“On March 1-5 in Vienna there was held a session of the IAEA Board of Governors, which was dedicated to the issue of the return of the United States and Iran to the JCPOA as well as to the issue of Iran’s withdrawal from the implementation of the nuclear deal provisions. Earlier, Iran announced the cessation of the voluntary fulfillment of the obligations, including those under the Additional Protocol, since February 23 in accordance with the provisions of the law adopted in December 2020 in Iran. Thus, Iran has suspended some IAEA inspections, as well as the transfer of recordings from video cameras installed at nuclear facilities”. On the results of the meeting of the IAEA Board of Governors in the main note of the 530th issue of the Yaderny Kontrol bulletin.
“Arms control is equally required by Russia and the United States. The creation of a next-generation security architecture must be supported by the reciprocal belief in the importance of arms control. It is necessary to resume informal consultations on strategic stability as soon as possible. During an informal discussion, participants could sort all the issues into “baskets” and determine a new priority agenda to be discussed during formal talks. It is unlikely that Russia and the US will be ready or, in the case of the United States, will be able to sign and ratify a legally binding treaty covering all these types of weapons”. Russian and American experts – upon the future of Russian-American arms control in a report following a series of joint seminars between the PIR Center and the Center for Strategic and International Studies (CSIS, USA).
“There are many definitions of the term “arms control”. Indeed, a complete ban on certain types of weapons is at least easier to verify than reducing the number or limiting parameters. To achieve max results as regards missile defense systems (MDS) control, it is worth focusing efforts on mobile MDS and the US missile defense complexes outside its national territory. Russia and the US have virtually no experience in controlling strategic non-nuclear weapons. Strategic non-nuclear weapons control is complicated by the heavy asymmetry between Russian and the US arsenals. It cannot be excluded that hypersonic glide vehicles will remain a niche project that has little impact on strategic stability”. Andrei Baklitsky analyzes the opportunities for the transformation of arms control mechanisms in relation to new technologies and types of weapons.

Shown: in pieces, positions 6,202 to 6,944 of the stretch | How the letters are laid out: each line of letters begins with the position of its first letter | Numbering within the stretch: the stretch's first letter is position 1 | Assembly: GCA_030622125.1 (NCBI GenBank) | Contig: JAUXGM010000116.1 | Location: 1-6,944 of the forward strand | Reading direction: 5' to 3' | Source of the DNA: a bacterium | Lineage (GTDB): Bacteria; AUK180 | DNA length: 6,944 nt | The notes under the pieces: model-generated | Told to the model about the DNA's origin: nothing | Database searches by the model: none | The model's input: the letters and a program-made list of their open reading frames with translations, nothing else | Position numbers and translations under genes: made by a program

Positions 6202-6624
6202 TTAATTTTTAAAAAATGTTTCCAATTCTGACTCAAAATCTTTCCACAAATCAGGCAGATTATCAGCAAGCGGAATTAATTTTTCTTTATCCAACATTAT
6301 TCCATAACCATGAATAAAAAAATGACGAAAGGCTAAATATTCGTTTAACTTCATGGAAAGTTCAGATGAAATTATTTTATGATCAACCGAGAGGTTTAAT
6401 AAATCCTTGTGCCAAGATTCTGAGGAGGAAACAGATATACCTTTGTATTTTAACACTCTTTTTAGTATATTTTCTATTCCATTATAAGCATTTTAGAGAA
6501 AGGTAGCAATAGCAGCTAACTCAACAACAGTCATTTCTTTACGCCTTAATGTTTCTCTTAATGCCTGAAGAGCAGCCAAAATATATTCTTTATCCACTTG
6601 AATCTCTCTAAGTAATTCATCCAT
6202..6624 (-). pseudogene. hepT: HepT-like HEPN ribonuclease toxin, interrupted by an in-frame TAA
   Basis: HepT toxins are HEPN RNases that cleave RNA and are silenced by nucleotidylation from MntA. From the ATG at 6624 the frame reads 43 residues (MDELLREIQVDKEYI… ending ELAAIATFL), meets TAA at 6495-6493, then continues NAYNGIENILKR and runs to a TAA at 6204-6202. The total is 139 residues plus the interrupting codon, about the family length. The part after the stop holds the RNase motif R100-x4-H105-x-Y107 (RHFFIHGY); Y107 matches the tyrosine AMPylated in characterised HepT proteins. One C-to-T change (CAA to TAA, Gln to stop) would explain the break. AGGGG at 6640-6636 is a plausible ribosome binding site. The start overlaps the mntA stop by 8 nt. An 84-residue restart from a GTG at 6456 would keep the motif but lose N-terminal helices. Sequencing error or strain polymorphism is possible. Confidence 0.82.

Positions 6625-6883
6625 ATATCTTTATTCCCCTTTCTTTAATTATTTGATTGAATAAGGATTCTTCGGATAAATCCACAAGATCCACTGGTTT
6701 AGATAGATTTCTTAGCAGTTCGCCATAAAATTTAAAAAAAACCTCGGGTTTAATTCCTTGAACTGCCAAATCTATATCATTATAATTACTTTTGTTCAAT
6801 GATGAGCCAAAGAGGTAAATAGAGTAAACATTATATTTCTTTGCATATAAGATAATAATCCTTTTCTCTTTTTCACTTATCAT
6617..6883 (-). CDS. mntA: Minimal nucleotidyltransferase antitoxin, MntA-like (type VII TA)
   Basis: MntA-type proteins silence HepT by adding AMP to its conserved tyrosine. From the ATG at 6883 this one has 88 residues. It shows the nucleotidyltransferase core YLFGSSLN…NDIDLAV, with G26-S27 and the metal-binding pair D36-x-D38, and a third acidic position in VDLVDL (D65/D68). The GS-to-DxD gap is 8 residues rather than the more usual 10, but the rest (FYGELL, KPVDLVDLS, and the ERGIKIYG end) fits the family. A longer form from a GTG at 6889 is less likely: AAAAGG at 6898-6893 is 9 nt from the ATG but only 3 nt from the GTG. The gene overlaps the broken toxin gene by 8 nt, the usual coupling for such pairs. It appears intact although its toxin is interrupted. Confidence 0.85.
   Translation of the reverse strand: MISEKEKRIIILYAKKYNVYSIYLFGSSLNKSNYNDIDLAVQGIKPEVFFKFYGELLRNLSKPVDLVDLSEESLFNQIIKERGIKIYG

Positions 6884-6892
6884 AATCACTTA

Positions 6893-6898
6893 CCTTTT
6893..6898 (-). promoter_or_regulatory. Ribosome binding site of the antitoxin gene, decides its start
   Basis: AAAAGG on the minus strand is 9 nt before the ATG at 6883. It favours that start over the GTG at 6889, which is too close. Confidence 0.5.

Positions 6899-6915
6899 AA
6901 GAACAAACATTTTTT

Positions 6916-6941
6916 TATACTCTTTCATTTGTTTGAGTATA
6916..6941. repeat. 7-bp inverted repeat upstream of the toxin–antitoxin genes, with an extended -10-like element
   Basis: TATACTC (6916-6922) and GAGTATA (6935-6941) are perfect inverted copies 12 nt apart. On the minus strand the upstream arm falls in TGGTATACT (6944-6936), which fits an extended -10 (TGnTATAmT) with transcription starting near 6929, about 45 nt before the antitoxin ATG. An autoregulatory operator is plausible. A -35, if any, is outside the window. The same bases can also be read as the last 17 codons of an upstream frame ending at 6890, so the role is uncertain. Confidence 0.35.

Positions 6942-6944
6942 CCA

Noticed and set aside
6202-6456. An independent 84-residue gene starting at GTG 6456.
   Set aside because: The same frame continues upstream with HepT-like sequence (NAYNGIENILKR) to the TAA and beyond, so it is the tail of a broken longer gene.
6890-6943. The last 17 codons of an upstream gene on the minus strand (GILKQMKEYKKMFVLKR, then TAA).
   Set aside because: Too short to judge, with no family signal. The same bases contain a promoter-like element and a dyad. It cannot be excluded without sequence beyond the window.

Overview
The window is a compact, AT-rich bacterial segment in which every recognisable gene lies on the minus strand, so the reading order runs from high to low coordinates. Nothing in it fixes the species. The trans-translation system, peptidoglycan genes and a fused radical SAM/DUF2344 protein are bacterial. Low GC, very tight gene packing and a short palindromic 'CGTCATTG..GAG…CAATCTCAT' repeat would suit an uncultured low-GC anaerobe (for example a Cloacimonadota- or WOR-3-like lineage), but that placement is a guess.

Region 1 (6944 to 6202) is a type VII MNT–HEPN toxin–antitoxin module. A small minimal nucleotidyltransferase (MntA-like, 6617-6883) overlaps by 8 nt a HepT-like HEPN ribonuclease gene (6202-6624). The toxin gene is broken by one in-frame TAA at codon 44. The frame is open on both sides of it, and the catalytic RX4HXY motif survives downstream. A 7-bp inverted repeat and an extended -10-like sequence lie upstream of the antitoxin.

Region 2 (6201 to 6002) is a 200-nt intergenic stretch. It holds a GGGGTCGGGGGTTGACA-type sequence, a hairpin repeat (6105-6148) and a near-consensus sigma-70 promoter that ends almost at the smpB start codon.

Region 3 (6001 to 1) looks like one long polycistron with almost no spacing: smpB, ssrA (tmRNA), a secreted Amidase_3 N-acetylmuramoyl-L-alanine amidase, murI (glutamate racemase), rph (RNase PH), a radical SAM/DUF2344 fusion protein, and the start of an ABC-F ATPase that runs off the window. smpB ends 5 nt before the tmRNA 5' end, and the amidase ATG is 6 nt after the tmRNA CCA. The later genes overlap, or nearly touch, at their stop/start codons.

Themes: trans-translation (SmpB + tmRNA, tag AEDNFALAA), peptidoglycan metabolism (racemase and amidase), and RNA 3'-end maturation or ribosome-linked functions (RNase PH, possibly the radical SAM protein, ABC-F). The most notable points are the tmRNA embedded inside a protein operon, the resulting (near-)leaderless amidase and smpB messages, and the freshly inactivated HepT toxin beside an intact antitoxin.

“Saudi Arabia is considered a nuclear “newcomer”. Although Saudi Arabia’s nuclear program dates back to the 1960s, the kingdom has demonstrated significant interest in nuclear energy only over the last decade. The Saudi interest in the peaceful use of nuclear energy is due to several reasons, among which both general for all Middle Eastern nuclear “newcomers” and specific only to the kingdom. Under the Saudi Vision 2030, nuclear energy is one of the key components of the kingdom’s successful development”. Инна Rodina examines the development of nuclear energy in Saudi Arabia within the framework of the “Saudi Vision 2030” program in terms of the prospects for nuclear energy cooperation and nonproliferation risks.
“In its modern form, the development of non-nuclear hypersonic weapon systems was stirred up by the US DoD in the early 2000s as one of the Prompt Global Strike (PGS) elements. According to the US military, further plans to modernize missile defense are not able to close the gap with Russia and China. Thus, the decision was made by the US to start the accelerated development of several hypersonic systems at once”. US hypersonic systems under the scrutiny of Konstantin Larionov.
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